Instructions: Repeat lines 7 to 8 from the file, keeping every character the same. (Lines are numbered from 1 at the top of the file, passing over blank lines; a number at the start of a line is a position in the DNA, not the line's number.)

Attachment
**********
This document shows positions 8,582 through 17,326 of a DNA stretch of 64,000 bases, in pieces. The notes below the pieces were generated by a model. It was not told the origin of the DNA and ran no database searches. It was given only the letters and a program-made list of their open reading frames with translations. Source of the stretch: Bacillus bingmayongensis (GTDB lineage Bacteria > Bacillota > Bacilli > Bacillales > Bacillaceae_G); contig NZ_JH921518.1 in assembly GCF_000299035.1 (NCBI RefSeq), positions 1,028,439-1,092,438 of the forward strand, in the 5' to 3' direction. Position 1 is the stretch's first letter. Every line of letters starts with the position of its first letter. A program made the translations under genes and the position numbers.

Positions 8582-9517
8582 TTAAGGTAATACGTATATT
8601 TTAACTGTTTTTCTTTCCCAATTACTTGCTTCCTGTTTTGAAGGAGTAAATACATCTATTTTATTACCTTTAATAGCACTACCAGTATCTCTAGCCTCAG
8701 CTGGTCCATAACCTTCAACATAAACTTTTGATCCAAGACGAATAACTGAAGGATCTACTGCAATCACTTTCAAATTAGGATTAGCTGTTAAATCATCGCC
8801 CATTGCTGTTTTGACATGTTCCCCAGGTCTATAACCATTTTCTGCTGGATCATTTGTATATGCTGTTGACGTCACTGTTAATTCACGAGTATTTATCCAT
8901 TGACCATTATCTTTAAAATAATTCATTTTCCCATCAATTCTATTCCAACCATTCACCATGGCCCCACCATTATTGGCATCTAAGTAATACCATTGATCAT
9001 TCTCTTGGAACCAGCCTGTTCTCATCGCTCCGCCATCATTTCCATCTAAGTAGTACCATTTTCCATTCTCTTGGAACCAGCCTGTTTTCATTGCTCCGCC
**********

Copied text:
8901 TGACCATTATCTTTAAAATAATTCATTTTCCCATCAATTCTATTCCAACCATTCACCATGGCCCCACCATTATTGGCATCTAAGTAATACCATTGATCAT
9001 TCTCTTGGAACCAGCCTGTTCTCATCGCTCCGCCATCATTTCCATCTAAGTAGTACCATTTTCCATTCTCTTGGAACCAGCCTGTTTTCATTGCTCCGCC